Piney Creek Wilderness

Piney Creek Wilderness is an 8,184-acre property in the Ava Ranger District of Mark Twain National Forest. Unlike most other areas of the forest, The Piney Creek Wilderness area wasn't logged until the late 1800's. Then the railroads needed railroad ties and the countryside was clearcut. Farmers arrived and homesteaded most of the region. Lucky for the folks who homesteaded the Piney creek area, strawberries and tomatoes grew very well along the ridgetops. That however, didn't stop the area from slowly declining and being abandoned during and after the Great Depression. The last family left Piney Creek in the early 1950's. The area was included into Mark Twain National Forest and became a designated wilderness area in 1980.

Piney Creek, namesake of the wilderness, is a 5-mile stream wholly contained within the wilderness. Most other waterflows drain into it and it drains into Table Rock Lake in the heart of the wilderness. The elevation variation across the wilderness is only a bit more than 400' but you'll find oak, hickory and shortleaf pine along the ridgetops and ash, elm, buckeye, sycamore and walnut in the many drainages that dissect the area. Wildlife includes white-tailed deer, bobcat, fox, squirrel, rabbit, armadillo, eastern cottonmouth, copperhead and various rattlesnakes.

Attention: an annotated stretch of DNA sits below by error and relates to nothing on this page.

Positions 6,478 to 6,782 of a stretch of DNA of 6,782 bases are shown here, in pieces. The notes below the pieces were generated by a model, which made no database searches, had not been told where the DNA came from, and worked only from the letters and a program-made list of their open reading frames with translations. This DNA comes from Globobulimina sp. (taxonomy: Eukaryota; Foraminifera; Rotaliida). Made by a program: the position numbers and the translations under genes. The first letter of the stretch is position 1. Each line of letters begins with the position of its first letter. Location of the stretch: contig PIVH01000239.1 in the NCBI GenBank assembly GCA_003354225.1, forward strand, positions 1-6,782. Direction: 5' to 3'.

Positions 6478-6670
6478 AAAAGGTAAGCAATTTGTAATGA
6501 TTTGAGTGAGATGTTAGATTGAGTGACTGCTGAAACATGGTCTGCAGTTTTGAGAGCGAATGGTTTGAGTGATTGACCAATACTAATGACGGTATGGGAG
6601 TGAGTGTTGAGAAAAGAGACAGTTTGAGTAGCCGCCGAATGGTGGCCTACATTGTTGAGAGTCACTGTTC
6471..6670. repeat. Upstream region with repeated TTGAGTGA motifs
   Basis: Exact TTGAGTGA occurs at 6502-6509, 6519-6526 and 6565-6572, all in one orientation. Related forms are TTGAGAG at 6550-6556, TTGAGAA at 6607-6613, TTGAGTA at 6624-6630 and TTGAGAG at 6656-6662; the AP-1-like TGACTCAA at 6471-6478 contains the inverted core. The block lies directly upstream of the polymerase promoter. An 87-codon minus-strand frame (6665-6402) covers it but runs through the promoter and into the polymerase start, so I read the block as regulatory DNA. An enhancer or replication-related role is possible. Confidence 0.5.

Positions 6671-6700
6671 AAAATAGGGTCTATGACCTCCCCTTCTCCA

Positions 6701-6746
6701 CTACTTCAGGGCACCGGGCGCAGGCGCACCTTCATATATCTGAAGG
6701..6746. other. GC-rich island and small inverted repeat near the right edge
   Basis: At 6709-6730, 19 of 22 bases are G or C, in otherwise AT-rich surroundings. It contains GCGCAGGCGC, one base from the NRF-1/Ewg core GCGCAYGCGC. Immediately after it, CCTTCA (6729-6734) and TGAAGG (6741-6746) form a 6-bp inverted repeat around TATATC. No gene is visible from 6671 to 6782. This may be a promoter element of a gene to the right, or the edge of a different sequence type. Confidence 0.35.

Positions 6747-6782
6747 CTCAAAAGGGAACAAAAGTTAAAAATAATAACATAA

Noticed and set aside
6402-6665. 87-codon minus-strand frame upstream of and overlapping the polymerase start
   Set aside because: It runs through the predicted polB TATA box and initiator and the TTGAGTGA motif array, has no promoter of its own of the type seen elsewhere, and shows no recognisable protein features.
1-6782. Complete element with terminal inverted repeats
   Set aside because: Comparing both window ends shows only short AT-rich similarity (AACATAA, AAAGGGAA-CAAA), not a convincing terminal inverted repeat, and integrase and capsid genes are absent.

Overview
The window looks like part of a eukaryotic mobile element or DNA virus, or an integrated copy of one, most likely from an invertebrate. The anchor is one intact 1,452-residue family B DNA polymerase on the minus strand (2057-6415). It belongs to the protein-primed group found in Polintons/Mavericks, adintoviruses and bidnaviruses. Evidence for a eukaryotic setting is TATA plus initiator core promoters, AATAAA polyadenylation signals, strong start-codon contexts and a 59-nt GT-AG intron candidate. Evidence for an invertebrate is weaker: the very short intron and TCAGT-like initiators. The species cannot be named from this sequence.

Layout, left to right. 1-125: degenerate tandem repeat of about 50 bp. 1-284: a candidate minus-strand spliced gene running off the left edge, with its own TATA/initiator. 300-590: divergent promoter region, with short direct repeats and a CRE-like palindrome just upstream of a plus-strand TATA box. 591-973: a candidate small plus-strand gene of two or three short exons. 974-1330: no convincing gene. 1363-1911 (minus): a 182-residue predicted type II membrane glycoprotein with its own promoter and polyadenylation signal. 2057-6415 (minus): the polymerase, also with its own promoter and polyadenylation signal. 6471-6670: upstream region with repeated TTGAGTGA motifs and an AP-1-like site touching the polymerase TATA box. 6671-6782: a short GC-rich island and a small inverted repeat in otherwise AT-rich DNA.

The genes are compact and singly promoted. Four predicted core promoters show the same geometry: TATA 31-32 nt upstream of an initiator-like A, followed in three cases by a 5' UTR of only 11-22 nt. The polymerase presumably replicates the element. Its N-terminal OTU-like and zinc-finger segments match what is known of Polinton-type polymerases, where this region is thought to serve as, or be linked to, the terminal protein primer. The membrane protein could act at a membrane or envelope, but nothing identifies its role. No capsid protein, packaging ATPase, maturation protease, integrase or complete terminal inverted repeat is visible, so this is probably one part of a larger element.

There are about 13 miles of designated trails in the wilderness area but signeage is almost non-existent. The primary trail runs east-west for about 4 miles along Piney Creek. There are 2 other trails that drop down from Pineview Fire Tower for about 1.5 miles each to Piney Creek. Two other trails head south off the Piney Creek Trail to bring the total mileage to 13.1 miles. Portions of the trails use what's left of old roads. Be careful of an old road looking better than the trail and leading you astray.

Upper photo courtesy of Kale Horton, via